Researcher Jan Derks recently published a doctoral thesis about the effectiveness of dental implants at the University of Gothenburg, Sahlgrenska Academy.
Approximately 30,000 people in Sweden receive dental implants each year, and Sweden is among the countries with the most dental implants per capita. (1) Given that almost 8% of patients lose at least one implant within 10 years (1) and more develop severe complications such as peri-implantitis, Derks’ study aimed to shed some light.
Files of 2,765 patients were gathered from more than 800 clinicians. Information about these patients, treatment procedures, and outcomes related to the implant-supported restorative therapy was pulled from the files, and 596 of the patients attended a clinical exam nine years following therapy. What makes this study unique is that it analyzes biological complications such as peri-implantitis, where previous studies were often limited to observing patient populations in specialty care. (1)
ADDITIONAL READING |Diagnosing between ailing and failing implants: The haste to remove salvageable implants
Scott Froum, DDS, editorial director of Perio-Implant Advisory, says:
Studies have demonstrated very high, long-term survival rates for dental implants; however, like any other dental treatment, success rates depend on a variety of factors. People have problems with and lose dental implants for the same reason people lose teeth. Smoking, diabetes, poor oral hygiene, infrequent cleanings, and uncontrolled periodontal disease have all been shown to be associated with implant complications. To think that implants would be immune from these factors when we have seen their detrimental effects on teeth is foolish.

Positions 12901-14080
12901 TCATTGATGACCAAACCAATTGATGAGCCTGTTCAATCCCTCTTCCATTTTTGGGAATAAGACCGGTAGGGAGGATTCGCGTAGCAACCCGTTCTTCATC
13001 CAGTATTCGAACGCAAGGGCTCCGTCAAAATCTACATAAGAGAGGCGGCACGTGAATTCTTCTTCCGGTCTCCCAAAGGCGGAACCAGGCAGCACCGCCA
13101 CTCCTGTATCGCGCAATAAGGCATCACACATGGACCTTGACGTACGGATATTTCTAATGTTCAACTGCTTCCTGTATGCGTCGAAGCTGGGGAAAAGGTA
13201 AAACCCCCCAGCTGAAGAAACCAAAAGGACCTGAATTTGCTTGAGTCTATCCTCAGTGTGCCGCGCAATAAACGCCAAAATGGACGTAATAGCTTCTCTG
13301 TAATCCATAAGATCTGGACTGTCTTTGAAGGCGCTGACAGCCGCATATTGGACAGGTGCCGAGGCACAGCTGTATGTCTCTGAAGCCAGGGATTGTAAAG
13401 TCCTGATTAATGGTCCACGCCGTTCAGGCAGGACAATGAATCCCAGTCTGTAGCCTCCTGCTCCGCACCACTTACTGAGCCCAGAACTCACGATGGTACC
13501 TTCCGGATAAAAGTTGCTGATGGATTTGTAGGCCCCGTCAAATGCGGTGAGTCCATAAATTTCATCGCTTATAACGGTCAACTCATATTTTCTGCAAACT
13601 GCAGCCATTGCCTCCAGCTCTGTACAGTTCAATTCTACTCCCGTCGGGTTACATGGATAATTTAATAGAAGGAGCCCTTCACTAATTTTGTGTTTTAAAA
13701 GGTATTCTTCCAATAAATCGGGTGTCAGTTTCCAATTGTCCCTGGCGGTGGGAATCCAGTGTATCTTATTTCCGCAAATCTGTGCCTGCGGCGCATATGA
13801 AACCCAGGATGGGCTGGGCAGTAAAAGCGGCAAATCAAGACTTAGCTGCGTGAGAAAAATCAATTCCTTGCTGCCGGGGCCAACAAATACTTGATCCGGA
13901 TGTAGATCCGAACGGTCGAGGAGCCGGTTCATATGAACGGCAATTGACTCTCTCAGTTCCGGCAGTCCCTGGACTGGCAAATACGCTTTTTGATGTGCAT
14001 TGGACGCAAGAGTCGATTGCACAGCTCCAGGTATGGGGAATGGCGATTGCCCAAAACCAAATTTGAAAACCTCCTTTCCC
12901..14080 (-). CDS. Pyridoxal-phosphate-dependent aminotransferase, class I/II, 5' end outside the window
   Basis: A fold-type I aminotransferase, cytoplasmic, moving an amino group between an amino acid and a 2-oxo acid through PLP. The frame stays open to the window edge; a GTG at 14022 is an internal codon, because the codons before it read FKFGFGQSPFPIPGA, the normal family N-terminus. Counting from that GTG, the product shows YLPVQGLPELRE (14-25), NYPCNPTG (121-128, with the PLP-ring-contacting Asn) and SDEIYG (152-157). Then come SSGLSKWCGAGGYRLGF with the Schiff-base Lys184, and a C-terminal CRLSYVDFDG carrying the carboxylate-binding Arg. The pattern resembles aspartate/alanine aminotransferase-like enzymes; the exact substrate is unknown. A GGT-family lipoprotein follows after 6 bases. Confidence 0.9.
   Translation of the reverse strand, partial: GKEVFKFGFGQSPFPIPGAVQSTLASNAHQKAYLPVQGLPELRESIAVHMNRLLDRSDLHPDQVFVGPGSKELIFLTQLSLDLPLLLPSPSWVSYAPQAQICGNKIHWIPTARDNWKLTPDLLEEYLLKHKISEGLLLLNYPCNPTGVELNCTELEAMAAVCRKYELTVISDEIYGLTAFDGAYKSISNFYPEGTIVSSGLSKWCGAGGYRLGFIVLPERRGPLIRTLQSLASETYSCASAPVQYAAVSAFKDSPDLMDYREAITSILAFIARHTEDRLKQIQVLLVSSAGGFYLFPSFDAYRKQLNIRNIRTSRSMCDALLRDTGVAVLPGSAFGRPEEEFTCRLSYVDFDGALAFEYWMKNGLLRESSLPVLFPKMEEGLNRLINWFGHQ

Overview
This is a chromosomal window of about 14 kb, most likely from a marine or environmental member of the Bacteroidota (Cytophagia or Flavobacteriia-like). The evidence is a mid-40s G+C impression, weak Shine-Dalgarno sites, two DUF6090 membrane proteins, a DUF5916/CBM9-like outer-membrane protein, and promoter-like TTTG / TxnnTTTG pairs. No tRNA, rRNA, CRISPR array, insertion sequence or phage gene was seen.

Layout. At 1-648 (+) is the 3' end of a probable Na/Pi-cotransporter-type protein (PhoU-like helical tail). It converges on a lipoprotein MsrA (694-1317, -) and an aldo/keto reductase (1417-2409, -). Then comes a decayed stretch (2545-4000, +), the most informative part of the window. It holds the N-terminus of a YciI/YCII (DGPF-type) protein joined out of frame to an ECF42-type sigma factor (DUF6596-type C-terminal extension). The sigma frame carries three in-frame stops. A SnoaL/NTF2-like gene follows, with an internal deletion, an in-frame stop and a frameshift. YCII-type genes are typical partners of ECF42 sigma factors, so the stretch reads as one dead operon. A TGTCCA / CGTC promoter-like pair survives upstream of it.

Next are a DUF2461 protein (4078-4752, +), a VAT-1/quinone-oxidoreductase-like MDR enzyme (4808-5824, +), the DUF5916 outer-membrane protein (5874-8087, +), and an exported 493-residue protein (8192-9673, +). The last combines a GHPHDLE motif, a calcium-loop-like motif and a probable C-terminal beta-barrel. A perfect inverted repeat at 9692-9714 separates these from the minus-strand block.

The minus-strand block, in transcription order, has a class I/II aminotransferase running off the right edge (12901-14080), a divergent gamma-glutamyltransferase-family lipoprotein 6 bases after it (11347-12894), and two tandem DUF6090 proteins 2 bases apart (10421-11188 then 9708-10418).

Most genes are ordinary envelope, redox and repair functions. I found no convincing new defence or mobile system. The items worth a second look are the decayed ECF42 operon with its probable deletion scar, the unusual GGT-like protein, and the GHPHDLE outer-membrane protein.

View the full thesis here.
ADDITIONAL READING . . .
Understanding and managing peri-implant bone loss
A periodontist's protocols to avoid dental implant complications: Part 1
Does your dental extraction socket need a bone graft: A decision matrix
1. University of Gothenburg via ScienceDaily. Accessed November 6, 2015.
2. Derks J. Effectiveness of implant therapy in Sweden. Doctoral thesis. University of Gothenburg. 2015. Accessed November 6, 2015.